I am very much in favour of priests being free to marry – that celibacy be truly optional, a choice of those ready for it; most of whom I think might have some life experience – some reality to their being truly ‘elder’ in that sense too. Not taking from younger men, women celibates at all. It’s a great life when chosen for whatever reason in all freedom.

    One of the most beautiful of human experiences that can actually raise a soul to wanting to seek God, the very source of this love, to a higher degree – celibate or not.

    Teresa when you find out – let me know 🙂

  6. cathy swift

    I agree with the comments above; myself, I find the notion that the authorities who created an Ordinariate with married priests, should at the same time be refusing to discuss the issue of compulsory celibacy for others to be impossible to square with my own understanding of logic and indeed fairness. I still think, however, that it is rather too easy for the laity in particular to focus in on compulsory celibacy as a key reform which will change everything. We have responsibilities, as non-religious but equal members in the church, to help and support those who have vocations and who have undertaken to spend their lives working on our behalf and for our church. An institutional permission to marry is unlikely to solve all feelings of isolation.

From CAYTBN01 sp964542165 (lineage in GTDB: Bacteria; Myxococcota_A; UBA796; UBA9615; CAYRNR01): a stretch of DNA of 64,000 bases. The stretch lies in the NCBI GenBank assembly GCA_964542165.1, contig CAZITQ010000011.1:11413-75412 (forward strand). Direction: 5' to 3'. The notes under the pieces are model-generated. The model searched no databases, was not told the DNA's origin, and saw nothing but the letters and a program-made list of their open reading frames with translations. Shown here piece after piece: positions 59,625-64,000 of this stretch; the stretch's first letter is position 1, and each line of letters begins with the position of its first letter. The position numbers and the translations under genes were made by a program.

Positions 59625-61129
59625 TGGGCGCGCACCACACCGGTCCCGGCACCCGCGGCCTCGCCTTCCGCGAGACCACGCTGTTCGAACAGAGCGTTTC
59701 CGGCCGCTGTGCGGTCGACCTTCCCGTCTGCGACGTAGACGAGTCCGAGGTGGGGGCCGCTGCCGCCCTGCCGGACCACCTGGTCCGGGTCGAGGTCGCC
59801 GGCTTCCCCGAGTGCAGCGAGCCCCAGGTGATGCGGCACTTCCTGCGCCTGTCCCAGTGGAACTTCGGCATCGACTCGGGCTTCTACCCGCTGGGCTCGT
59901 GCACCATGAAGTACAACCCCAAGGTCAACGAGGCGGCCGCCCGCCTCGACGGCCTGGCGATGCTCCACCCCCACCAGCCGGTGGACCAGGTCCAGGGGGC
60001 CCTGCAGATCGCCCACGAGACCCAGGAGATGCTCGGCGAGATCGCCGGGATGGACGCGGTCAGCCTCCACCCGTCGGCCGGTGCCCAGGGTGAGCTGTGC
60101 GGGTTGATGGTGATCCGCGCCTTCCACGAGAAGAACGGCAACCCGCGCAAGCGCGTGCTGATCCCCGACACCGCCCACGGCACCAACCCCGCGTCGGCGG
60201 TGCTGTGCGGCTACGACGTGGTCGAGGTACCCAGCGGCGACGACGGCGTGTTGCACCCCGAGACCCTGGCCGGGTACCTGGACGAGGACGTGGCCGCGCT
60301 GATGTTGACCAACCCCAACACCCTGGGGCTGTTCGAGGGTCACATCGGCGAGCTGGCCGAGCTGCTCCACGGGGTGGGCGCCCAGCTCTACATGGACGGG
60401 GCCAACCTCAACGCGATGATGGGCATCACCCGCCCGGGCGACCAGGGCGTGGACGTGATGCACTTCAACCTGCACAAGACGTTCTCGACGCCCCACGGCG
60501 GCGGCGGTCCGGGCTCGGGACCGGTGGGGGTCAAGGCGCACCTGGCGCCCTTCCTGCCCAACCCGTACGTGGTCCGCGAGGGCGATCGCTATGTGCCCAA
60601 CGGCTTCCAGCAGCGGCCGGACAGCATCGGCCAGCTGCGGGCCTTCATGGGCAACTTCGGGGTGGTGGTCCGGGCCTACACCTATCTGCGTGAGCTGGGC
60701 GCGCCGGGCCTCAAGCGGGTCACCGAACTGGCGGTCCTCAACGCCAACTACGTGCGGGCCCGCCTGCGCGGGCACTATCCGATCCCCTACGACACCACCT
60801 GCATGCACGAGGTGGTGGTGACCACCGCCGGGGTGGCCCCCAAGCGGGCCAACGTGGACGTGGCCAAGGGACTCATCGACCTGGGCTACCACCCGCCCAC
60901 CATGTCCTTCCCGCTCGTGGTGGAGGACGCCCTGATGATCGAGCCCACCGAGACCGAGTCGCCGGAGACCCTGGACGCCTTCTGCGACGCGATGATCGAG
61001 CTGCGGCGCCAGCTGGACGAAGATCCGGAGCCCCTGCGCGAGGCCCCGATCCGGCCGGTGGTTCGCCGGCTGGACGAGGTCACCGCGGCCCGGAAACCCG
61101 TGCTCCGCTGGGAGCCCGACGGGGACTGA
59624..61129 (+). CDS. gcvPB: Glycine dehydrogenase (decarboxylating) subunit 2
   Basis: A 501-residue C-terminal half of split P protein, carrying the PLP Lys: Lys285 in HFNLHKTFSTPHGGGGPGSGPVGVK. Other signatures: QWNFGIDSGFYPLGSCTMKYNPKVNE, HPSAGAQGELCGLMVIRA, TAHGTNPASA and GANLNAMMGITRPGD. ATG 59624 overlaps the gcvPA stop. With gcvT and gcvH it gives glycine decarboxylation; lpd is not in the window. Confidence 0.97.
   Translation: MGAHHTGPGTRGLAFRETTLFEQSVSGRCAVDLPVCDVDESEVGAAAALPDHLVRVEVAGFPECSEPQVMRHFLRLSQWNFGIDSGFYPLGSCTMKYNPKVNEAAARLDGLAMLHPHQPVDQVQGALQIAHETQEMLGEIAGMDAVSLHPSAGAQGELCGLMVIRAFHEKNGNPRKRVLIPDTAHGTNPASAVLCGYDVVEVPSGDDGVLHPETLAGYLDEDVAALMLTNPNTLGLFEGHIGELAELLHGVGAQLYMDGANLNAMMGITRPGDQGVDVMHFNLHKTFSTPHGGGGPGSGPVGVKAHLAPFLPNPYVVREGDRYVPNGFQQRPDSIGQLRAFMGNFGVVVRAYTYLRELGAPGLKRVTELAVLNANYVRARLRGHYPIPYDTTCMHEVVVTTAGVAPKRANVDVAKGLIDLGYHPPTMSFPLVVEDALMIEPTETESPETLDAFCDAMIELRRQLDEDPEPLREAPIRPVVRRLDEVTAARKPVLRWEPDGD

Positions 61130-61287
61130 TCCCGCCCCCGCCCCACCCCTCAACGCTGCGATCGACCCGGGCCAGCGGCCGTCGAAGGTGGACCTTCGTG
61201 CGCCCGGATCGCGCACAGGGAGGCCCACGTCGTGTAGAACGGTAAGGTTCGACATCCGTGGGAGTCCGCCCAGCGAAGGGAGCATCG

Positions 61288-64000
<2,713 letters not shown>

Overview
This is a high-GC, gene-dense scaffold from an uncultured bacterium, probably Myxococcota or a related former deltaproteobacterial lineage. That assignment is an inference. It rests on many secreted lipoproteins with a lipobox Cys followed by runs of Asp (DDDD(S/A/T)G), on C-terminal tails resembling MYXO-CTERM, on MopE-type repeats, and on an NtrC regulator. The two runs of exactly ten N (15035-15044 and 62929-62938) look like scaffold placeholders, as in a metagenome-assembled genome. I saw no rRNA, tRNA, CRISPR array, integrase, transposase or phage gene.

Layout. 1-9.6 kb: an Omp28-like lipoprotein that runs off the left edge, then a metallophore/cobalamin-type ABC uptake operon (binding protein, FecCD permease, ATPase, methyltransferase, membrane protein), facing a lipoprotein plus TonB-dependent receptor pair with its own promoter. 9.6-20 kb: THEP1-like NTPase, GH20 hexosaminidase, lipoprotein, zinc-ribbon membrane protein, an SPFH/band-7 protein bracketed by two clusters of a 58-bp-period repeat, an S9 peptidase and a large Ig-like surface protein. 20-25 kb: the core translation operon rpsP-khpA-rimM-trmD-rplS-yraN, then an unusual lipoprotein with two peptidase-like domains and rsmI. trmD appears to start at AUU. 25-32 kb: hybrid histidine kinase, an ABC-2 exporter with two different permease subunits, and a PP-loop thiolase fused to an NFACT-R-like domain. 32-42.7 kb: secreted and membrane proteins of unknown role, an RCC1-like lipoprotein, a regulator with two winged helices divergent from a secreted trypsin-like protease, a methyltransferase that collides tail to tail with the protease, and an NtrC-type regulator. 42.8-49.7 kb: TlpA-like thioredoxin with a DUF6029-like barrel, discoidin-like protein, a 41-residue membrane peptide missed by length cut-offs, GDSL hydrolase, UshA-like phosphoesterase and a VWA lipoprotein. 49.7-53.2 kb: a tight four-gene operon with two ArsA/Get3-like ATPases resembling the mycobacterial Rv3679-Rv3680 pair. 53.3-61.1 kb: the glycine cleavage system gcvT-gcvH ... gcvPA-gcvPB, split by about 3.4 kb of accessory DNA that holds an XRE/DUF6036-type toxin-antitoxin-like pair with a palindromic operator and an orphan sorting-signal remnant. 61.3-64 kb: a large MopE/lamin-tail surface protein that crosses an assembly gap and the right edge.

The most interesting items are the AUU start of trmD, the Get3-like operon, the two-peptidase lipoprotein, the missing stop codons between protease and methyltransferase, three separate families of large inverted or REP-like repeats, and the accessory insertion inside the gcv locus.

7. mina

    Loved this article and hope the person in authority responds to the call by true reform at the grassroots level. Even though reforming the curia is equally important, we should not forget that we are not listening to people not because they do not speak out, it’s because they are not heard or are not allowed to speak. May the Lord Lead!!!

  8. Helen

    I fully agree with what Chris stated. And I also agree with Maureen’s statement, we welcome Anglican priests into the church with their wives and why not, but also, why should the church say that the priest that has been there from day one, should not be allowed to get married if he falls in love. I am speaking from experience, I fell in love with my best friend, a priest, and we did get married over a year ago. After all the years that he gave loyally to his church before, it is terrible how little support and friendship that he now gets from his priest brothers. He however, will always have my love and care.